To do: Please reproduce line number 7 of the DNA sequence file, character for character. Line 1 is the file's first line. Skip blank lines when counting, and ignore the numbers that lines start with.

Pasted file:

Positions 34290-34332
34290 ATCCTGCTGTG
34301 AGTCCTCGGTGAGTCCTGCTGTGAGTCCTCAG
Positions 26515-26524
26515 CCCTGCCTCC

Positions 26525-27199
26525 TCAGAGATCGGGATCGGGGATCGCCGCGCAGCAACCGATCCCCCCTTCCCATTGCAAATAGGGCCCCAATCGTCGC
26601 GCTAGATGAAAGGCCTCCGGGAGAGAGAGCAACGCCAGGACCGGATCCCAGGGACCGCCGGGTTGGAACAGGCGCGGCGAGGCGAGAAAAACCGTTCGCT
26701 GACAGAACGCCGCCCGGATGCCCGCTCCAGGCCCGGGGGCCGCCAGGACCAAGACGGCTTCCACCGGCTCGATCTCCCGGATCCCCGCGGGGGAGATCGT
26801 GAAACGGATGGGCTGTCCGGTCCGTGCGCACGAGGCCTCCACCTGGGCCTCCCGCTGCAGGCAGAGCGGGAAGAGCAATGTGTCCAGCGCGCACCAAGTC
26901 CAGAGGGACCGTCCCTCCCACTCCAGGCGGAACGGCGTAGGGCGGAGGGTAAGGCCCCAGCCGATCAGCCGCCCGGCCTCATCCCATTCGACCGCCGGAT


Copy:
26525 TCAGAGATCGGGATCGGGGATCGCCGCGCAGCAACCGATCCCCCCTTCCCATTGCAAATAGGGCCCCAATCGTCGC